At the United Nations Millennium Summit in 2000 the nations of the world committed to join forces to meet a set of measurable targets for reducing world poverty, disease, illiteracy and other indicators of human misery—all by the year 2015. These targets, later named the Millennium Development Goals, include seven measures of human development in poor countries. At the same summit, world leaders took on several qualitative targets applicable to rich countries, later collected in an eighth Goal. The key elements of the eighth Goal, pledge financial support and policy changes in trade, debt relief, and other areas to assist poor countries'domestic efforts to meet the first seven Goals. Combined, the eight Goals constitute a global compact between poor and rich to work today toward their mutual interests to secure a prosperous future.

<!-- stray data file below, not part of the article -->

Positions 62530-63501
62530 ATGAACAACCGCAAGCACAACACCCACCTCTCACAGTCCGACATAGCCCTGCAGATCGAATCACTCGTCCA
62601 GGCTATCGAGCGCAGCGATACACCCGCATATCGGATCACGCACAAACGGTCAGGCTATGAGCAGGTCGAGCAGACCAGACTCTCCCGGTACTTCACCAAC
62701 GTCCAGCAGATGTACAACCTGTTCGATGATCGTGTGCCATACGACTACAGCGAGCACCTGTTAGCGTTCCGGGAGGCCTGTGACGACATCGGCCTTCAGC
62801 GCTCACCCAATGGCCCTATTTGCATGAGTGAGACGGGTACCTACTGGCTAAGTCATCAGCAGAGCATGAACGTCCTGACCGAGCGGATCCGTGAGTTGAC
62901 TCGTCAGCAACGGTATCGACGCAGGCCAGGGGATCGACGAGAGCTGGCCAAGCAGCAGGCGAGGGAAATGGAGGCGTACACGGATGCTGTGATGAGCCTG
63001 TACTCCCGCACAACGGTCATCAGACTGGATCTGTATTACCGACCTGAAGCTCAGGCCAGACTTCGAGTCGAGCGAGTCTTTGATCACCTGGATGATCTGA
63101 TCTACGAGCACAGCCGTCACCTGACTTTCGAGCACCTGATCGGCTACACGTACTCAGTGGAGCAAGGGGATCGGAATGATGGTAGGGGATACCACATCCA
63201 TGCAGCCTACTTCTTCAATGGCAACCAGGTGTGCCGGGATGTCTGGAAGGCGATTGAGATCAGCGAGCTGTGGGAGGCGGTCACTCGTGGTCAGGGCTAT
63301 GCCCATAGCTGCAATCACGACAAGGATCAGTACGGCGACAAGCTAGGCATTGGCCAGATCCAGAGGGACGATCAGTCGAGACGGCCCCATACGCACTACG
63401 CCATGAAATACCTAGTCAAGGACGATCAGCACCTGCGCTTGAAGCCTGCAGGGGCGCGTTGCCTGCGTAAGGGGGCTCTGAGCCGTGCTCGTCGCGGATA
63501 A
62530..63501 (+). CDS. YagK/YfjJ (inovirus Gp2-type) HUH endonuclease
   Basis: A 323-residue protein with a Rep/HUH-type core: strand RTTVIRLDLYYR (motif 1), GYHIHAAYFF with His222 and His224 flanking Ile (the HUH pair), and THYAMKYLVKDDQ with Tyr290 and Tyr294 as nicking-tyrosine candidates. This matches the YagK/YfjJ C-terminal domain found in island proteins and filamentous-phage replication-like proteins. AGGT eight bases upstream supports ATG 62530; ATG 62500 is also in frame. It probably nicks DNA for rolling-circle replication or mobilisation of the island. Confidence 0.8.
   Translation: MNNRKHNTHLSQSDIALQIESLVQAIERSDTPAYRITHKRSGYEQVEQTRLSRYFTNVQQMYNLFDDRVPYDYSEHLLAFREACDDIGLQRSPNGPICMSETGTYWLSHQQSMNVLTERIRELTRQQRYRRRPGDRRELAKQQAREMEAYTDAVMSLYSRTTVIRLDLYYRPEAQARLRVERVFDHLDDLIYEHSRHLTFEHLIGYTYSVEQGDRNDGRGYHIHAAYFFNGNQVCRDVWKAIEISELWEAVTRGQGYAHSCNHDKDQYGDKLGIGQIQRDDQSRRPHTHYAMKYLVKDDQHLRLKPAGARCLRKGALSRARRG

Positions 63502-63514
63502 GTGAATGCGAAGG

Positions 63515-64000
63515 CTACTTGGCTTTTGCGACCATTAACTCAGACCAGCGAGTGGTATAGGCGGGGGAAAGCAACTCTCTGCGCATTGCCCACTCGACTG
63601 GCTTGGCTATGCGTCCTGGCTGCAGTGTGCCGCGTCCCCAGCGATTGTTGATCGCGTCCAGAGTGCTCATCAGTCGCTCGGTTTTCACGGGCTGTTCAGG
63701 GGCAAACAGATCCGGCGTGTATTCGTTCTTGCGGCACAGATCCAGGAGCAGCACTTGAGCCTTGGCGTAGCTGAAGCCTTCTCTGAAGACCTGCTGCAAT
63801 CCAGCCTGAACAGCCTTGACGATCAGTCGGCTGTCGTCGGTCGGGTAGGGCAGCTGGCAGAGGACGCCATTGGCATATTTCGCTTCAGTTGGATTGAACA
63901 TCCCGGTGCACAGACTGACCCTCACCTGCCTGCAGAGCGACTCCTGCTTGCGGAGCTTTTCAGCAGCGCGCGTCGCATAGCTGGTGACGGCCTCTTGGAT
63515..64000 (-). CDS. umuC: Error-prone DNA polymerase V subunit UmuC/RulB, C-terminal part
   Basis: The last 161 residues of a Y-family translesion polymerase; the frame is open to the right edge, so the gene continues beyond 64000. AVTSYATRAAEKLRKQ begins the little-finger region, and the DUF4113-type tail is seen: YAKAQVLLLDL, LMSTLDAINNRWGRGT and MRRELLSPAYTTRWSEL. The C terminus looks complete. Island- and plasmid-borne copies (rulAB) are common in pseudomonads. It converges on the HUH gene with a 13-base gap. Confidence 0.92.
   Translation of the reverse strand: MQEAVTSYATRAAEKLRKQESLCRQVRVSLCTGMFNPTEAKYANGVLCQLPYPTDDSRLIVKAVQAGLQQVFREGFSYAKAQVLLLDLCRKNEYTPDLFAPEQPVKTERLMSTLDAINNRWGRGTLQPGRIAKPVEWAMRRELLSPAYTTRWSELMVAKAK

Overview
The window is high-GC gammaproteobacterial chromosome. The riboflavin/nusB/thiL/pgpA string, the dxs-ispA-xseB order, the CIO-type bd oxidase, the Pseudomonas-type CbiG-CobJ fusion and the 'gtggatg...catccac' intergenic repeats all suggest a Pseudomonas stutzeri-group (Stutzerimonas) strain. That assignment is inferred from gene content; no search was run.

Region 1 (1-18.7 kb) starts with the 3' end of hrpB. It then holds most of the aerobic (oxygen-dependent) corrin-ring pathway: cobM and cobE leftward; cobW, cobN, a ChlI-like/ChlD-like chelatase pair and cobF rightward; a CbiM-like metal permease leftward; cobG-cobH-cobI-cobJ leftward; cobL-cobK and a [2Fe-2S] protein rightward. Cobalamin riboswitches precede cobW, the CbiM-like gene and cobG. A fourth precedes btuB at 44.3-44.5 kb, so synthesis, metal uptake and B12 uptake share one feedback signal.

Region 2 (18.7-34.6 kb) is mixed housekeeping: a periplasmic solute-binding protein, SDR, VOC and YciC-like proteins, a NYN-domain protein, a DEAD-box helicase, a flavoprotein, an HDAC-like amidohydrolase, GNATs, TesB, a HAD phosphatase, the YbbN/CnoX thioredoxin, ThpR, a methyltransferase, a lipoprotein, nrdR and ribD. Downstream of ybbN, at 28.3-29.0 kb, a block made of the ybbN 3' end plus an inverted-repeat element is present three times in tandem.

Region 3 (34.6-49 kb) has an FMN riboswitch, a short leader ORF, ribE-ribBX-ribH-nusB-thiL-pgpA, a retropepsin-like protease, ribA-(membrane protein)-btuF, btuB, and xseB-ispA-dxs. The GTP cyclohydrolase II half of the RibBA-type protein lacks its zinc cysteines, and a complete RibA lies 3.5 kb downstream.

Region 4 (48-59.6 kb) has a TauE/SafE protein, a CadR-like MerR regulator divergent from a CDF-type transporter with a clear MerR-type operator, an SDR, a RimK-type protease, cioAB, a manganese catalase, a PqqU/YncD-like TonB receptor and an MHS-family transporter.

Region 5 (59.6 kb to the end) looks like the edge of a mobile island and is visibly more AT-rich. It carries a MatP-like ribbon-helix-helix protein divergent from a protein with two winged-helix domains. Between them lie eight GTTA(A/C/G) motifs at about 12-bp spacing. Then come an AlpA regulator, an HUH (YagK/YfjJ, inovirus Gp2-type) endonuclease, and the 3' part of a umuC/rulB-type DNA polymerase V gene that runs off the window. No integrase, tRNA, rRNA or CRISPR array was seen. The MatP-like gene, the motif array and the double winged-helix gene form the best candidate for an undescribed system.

The US government's proposed $5 billion Millennium Challenge Account (MCA) could provide upwards of $250-$300m or more per year per country in new development assistance to a small number of poor countries judged to have relatively "good" policies and institutions. Could this assistance be too much of a good thing and strain the absorptive capacity of recipient countries to use the funds effectively? Empirical evidence from the past 40 years of development assistance suggests that in most potential MCA countries, the sheer quantity of MCA money is unlikely to overwhelm the ability of recipients to use it well, if the funds are delivered effectively.